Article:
The Biden administration in June promised complete relief for student loan borrowers from Corinthian College, a move that would affect some 500,000 people following the school’s fraud scandal.
But since then, debtors tell The Hill that the process has been fraught with inconsistencies, confusion, finger-pointing and a lack of communication from the Education Department about their loan relief.
Some borrowers and advocates worry that the program will take months if not years to kick in while the kinks are worked out between loan service providers and the administration.
In June, Vice President Harris announced student-loan-debt relief for borrowers from Corinthian College, which shut down in 2015 for allegedly defrauding its students.
The for-profit school had more than 100 Everest, Herald and WyoTech campuses across the U.S. before an investigation found the school was inflating job placement rates and lying to students about the ability to transfer credits.
After its shuttering, Corinthian borrowers could apply for Borrower Defense to Repayment, which allowed some students to receive debt relief due to the school’s wrongdoing.
Harris’s announcement, however, said that all Corinthian borrowers would get complete debt relief whether they applied for Borrowers Defense or not.
The move was touted as a victory by the administration in the following months.
Two days after the announcement, Education Secretary Miguel Cardona tweeted that Corinthian borrowers “had $5.6B in loans immediately forgiven.”
But immediate forgiveness has been sporadic and the relief process has been confusing for the borrowers.
In a Facebook group titled “Loan Discharge: Corinthian Colleges/Heald/Wyotech/Everest,” borrowers have aired their frustrations for months.
Megan Caplan, a 34-year-old mother in the group who went to an Everest College, told The Hill she has received no communication from the Department of Education since the June announcement.
She received a letter from her loan servicer in July saying her account was in forbearance, meaning she would not have to pay the loans, but has had no communication with them since.
Other Corinthian borrowers who have been in contact with their loan servicers and the Department of Education say they’re met with finger-pointing and conflicting answers.
Kevin, a 54-year-old who graduated from an Everest College, said “every time I call [my loan service provider], all they tell me is we have no information and we have to wait until we get information from the Department of Education.”
Kevin applied for Borrower Defense in 2018.
In a screenshot provided to The Hill, the Federal Student Aid Office told Kevin via live chat that it “sometimes can take weeks, months or years” before a Borrower Defense application is approved.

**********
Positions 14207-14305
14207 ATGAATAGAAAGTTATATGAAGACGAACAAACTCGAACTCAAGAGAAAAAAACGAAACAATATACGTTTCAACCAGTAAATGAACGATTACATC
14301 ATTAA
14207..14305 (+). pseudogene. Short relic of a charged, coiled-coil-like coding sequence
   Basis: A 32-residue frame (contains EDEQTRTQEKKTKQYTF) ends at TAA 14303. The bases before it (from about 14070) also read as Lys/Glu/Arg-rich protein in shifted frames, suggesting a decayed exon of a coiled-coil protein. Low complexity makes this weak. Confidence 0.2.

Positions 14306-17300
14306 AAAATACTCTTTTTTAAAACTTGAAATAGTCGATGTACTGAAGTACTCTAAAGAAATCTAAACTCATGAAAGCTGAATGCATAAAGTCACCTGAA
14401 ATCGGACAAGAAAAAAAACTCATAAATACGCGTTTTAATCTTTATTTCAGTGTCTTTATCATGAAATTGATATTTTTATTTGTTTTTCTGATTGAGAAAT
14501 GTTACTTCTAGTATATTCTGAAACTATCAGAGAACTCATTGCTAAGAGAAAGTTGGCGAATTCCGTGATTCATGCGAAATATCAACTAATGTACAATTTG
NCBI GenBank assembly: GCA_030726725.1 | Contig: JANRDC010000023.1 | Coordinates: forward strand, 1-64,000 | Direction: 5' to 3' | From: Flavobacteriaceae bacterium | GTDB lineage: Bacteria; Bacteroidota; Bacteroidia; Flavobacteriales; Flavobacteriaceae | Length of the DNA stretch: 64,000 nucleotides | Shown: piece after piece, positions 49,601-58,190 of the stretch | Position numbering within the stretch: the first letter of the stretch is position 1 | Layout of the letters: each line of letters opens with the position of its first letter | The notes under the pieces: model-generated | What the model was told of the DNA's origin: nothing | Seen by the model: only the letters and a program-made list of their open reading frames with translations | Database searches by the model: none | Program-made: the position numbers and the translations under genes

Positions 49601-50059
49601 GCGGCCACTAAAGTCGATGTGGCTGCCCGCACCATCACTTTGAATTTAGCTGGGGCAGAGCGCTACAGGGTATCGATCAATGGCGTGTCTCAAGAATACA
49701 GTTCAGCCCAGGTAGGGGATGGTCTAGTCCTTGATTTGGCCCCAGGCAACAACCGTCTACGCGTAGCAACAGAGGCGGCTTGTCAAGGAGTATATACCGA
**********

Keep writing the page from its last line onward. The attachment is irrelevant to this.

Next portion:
In terms of a timeline for debt relief after the administration’s June announcement, the official said they did not have that information and “the discharge for Corinthian College is being done in waves.”
Still, the effort has not been completely bungled.
Some Corinthian borrowers have received loan relief. Some members of the Corinthian Facebook group said they logged into their student loan accounts one day to find their loans were forgiven — but with no notification.
An attorney who works with student borrowers told The Hill they are seeing Corinthian borrowers who submitted Borrower Defense applications over the years get the debt relief first.
But complications arise when Corinthian borrowers have not filled out the Borrower Defense application. The process becomes more complicated when information like borrowers’ identities, the kind of loans a borrower has and what refunds borrowers are eligible for need to be figured out, according to the attorney.
Becky, a 41-year-old who went to Everest and is also in the Facebook group, told The Hill she did receive a letter from the Education Department notifying her that her loans were forgiven, but she remains unsure on how to get a refund.
“I did call Navient and they told me to call the [Department of Education]. So I called them and they told me to call Navient,” Becky said when asked if she reached out to determine her eligibility. “Neither one knows anything.”
The confusion between the loan servicers and the Department of Education is nothing new, according to advocates for student loan borrowers.
“They’re both at fault. Student loan servicers are poor at their job and the Department of Education does not move with the urgency it needs to and it leads to more confusion among borrowers,” Braxton Brewington, press secretary for Debt Collective, told The Hill.